which is positive is a little bit sketchy to some people. We're just saying the direction of motion this way is what we're calling positive. And that works just
fine, so when I plug in and go to solve for
what is the acceleration I'm gonna plug in forces which go this way as positive and forces which
go the other way as negative. What do I plug in up top?
What forces make this go? The force of gravity on
this 9 kg mass is driving this system, this is the
force which makes the whole system move if I were
to just let go of these masses it would start accelerating
this way because of this force of gravity right here. So that's going to be 9 kg times 9.8 meters per second
squared and that's going to be positive because
it's making the system go. There's no other forces
that make this system go. So now I'm only going to
subtract forces that resist the acceleration, what forces
resist the acceleration? The gravity of this 4 kg
mass resists acceleration, but not all of the gravity. The gravity of this 4
kg mass points straight down, but it's only
this component this way which resists the motion of
this system in this direction. What is this component? This is "m" "g" "sin(theta)"
so if that doesn't make any sense go back and look
at the videos about inclines or the article on inclines
and you'll see the component of gravity that points down an incline parallel to the surface is equal to "m" "g" "sin(theta)" so I'm gonna have to subtract 4 kg times 4 kg times 9.8 which is "g" times sin of the angle,
which is 30 degrees. We need more room up here
because there are more forces that try to prevent the system from moving, there's one more
force, the force of friction is going to try to prevent this system from moving and that force of friction is gonna also point in this direction. It's not equal to "m" "g" "sin(theta)" it's equal to the force
of kinetic friction "mu" "k" times "Fn" and the "mu" "k" is going to be 0.2, you
have to be careful because the "Fn" is not just equal to "m" "g" the reason is that on an
incline the normal force points this way so the
normal force doesn't have to counteract all
of gravity on an incline it just has to counteract
that component of gravity that's directed
perpendicular to the incline and that happens to be
"m" "g" "cos(theta)" for an object on an
incline and if that makes no sense go back and look
at the video on inclines or look at the article on inclines and you'll see that this component of gravity pointing into the
surface is "m" "g" cosine that means that normal
force is "m" "g" cosine. Because there's no acceleration in this perpendicular direction
and I have to multiply by 0.2 because I'm not
really plugging in the normal force up here
or the force of gravity in this perpendicular direction. I'm plugging in the
kinetic frictional force this 0.2 turns this
perpendicular force into this parallel force,
so I'm plugging in the force of kinetic friction and it just so happens that it depends
on the normal force. That's why I'm plugging that in, I'm gonna need a negative 0.2 times 4 kg times 9.8 meters per second squared. And then I need to multiply
by cosine of the angle in this case the angle is 30 degrees. Alright, now finally I divide by my total mass because I have no other forces trying to propel this system or to make it stop and my total mass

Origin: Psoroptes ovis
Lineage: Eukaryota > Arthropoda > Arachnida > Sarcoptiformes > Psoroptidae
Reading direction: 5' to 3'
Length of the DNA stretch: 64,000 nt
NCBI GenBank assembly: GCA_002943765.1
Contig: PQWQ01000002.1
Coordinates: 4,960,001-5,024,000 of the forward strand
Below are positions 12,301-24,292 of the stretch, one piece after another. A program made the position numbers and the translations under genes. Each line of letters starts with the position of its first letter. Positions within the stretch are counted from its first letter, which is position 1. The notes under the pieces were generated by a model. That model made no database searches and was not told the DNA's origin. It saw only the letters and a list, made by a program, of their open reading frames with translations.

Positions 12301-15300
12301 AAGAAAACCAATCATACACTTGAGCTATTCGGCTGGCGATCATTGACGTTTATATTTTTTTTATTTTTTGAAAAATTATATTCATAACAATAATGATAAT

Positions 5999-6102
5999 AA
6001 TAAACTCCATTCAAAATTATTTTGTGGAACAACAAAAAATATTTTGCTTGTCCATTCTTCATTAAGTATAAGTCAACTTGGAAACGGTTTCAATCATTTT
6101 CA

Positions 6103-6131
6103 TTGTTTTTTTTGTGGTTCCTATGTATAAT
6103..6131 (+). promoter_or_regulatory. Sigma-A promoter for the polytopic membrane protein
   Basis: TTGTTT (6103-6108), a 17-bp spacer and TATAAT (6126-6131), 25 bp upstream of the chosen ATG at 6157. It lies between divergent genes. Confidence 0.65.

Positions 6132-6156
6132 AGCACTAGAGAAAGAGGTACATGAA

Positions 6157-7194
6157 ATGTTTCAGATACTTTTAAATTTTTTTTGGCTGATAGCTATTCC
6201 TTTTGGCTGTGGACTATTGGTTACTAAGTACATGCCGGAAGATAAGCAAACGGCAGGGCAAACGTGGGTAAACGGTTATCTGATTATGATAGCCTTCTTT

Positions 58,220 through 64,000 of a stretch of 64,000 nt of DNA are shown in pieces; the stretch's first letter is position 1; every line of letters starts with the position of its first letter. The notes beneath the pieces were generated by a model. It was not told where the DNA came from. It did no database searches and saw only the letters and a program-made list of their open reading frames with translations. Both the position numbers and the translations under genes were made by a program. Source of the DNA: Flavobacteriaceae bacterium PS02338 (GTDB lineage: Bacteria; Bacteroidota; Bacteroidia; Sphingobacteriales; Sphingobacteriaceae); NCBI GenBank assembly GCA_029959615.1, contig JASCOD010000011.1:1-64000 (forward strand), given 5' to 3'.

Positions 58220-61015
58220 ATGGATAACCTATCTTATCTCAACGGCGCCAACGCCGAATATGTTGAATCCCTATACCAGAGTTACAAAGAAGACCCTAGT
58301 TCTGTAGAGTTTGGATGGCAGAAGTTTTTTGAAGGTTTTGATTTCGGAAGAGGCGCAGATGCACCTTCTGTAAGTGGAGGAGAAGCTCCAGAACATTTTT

is going to be 13 kg. You might object and think wait a minute, there's other forces
here like this tension going this way, why don't we include that? Well that's internal force and the whole benefit and appeal of treating this two-mass system as if
it were a single mass is that we don't have to worry about these internal forces, it's
there but that tension is also over here and on this side it's resisting the motion because it's pointing opposite the directional motion. On this side it's helping the motion, it's an internal force the internal force is canceled that's why we don't care about them, that's what this
trick allows us to do by treating this two-mass
system as a single object we get to neglect
any internal forces because internal forces
always cancel on that object. So if we just solve
this now and calculate, we get 4.75 meters per second squared is the acceleration of this system. So this 4 kg mass will
accelerate up the incline parallel to it with an acceleration of 4.75 meters per second squared. This 9 kg mass will accelerate downward with a magnitude of 4.75
meters per second squared. Remember if you're going to then go try to find out what one of these internal forces are, we neglected them because we treated this as a single mass. But you could ask the question, what is the size of this tension? Often that's like a part two because we might want to know what the tension is in this problem, if we do that now we can look at the 9 kg mass individually so I can say for just the 9 kg mass alone, what is the tension on it
and what are the force? We can find the forces on it simply by saying the acceleration of the 9 kg mass is the net force on the 9 kg mass divided by the mass of the 9 kg mass. Now this is just for the 9 kg mass since I'm done treating this as a system. This trick of treating
this two-mass system as a single object is just a way to quickly get the magnitude
of the acceleration. Now that I have that and I want to find an internal force I'm looking
at just this 9 kg box. And I can say that my
acceleration is not 4.75 but -4.75 if we want to
treat downwards as negative and upwards as positive
then I have to plug this magnitude of acceleration in as a negative acceleration since the 9 kg mass is accelerating downward and that's going to equal what forces
are on the 9 kg mass: I called downward negative so that tension upwards is positive, but minus the force of gravity on the 9 kg mass which is 9 kg times 9.8 meters per second
squared divided by 9 kg. I don't divide by the whole mass, because I'm done treating this system as if it were a single
mass and I'm now looking at an individual mass only so we go back to our old normal rules
for newton's second law where up is positive and down is negative and I only look at
forces on this 9 kg mass I don't worry about any
of these now because they are not directly
exerted on the 9 kg mass and at this point I'm only
looking at the 9 kg mass. So if I solve this now I
can solve for the tension and the tension I get is 45.5 newtons which is less than 9 times 9.8 it's got to be less because this object is accelerating down so we know the net force has to point down, that means this tension has to be less than the force of gravity on the 9 kg block. So recapping, treating a system of masses as if they were a single object is a great way to quickly get the acceleration of the masses in that system. Once you find that acceleration you can then find any
internal force that you want by using Newton's second
law for an individual box. You're done treating as
a system and you just look at the individual box alone like we did here and
that allows you to find an internal force like
the force of tension.